Projekts MCR

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Projekts MCR is a community space in Manchester for young people and their families to skate, learn new skills and socialise.

Category

Skatepark

Where

Manchester

Projekts MCR is a skatepark and community development organisation in Manchester that provides a space for young people and their families to enjoy skateboarding, meet and connect with others, and access wider social support.

Young people and young adults play a central role in the running of Projekts MCR and most of the team members are aged 35 or under. The skatepark employs two operational Managers alongside a pool of coaches, a staff team for the cafe, and several volunteers. Some of these employees are part of the community development team, a group of full-time coaches who work with schools and community partners to promote access to skateboarding.

John Haines, CEO and managing director, co-founded Projekts MCR when he was 23 years old. When skateboarding was banned in public spaces of the city in 2001, John and a group of friends fundraised and worked with Manchester City Council to take over the underused land under the Mancunian Way, the motorway that circles Manchester, in the southeast of the city, and transform it into a thriving skatepark and community hub that now is used by over 6,000 people a year. For John, Projekts MCR is all about people and community: “Community and skateboarding go hand in hand. Skateboarding shouldn’t be something that’s only accessed by people with the means. We turned a piece of land that would have been synonymous with crime into a lively community space, a safe place for people to bring their children, a place where people learn new skills and express themselves creatively. And that’s for the parents as well – we want them to feel as though they are looked after and cared for as much as the children and young people. Generating community in those different ways is really rewarding.”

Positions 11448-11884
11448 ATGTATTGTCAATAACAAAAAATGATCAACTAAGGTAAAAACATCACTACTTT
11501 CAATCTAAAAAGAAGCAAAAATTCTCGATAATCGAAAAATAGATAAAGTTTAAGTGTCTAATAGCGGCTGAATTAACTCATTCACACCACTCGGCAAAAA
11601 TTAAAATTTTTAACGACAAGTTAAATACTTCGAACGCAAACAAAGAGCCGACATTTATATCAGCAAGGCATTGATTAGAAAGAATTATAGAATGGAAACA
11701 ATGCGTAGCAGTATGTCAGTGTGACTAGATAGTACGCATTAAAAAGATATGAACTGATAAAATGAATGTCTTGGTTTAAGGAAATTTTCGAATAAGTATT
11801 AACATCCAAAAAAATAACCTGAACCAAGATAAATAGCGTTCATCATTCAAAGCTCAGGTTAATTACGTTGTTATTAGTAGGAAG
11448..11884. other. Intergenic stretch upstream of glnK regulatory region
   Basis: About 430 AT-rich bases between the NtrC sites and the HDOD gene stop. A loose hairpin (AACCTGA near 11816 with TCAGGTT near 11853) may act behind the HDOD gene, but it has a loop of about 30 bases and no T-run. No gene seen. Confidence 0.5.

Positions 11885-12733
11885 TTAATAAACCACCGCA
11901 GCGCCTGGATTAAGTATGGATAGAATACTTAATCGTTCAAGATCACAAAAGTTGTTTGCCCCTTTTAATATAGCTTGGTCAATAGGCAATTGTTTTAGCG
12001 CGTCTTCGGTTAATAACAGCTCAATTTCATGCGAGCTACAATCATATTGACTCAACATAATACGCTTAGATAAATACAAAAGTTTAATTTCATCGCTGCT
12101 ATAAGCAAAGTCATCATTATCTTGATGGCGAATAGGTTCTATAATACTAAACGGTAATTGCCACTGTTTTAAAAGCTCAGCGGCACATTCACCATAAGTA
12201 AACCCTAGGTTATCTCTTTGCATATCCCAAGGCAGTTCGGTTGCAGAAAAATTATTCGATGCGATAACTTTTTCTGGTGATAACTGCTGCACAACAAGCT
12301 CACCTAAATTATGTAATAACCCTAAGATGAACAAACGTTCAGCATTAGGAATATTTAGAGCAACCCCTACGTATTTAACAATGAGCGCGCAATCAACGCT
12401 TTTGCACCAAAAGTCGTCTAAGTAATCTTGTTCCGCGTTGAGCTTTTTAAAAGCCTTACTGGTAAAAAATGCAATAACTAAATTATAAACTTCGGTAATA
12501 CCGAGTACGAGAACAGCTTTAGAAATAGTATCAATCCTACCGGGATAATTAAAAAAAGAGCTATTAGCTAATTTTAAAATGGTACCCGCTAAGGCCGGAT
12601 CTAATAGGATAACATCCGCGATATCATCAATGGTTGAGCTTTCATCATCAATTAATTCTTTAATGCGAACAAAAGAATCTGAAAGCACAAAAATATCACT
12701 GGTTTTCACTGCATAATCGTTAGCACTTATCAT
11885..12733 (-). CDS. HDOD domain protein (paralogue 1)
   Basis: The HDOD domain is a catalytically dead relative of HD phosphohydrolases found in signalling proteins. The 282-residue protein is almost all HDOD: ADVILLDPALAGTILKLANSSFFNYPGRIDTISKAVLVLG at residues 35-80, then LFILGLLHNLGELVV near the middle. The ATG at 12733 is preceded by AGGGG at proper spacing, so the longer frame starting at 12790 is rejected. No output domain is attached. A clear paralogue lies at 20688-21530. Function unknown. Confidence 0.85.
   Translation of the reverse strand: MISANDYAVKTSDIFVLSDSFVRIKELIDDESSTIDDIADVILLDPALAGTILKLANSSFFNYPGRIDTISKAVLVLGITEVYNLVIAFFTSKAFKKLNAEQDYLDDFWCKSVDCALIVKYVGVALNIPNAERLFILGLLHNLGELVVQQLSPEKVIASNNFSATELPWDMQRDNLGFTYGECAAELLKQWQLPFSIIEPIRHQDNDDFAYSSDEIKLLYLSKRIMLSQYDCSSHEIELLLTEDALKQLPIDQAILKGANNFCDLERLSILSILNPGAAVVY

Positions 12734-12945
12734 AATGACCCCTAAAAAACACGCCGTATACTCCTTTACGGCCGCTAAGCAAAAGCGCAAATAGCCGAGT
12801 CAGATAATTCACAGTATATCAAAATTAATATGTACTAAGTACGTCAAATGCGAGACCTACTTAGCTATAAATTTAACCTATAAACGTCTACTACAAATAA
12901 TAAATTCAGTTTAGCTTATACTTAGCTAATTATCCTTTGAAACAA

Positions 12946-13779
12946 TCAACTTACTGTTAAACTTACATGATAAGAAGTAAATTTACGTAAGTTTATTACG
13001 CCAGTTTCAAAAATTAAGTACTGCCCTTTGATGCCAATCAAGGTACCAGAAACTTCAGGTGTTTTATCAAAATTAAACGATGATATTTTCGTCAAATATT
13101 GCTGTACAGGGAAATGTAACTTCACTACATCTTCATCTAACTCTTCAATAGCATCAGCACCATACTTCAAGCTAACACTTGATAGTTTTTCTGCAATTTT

Initially John and the team focused on making the skatepark operational and welcoming, securing funding for ramps, floodlights, electricity and heating, and opening the cafe. They also developed new programmes and sessions for women and girls. As the organisation grew, the team needed a more formal relationship with the council. Making use of Manchester City Council’s Community Asset Transfer policy, Projekts MCR successfully obtained a longterm lease on the site. This took more than three years to negotiate but unlocked the team’s ability to apply for capital funding.

Within three months of obtaining the lease they had raised over £660,000 and a further £1 million in the 12 months that followed. Over the following years, further funding was secured from a wider range of funders and external sources, including a community share issue which raised over £130,000 from the local community after match-funding. This has helped them to expand further and deliver new social inclusion activities and projects, including a homework club and a support group for parents who home educate their children.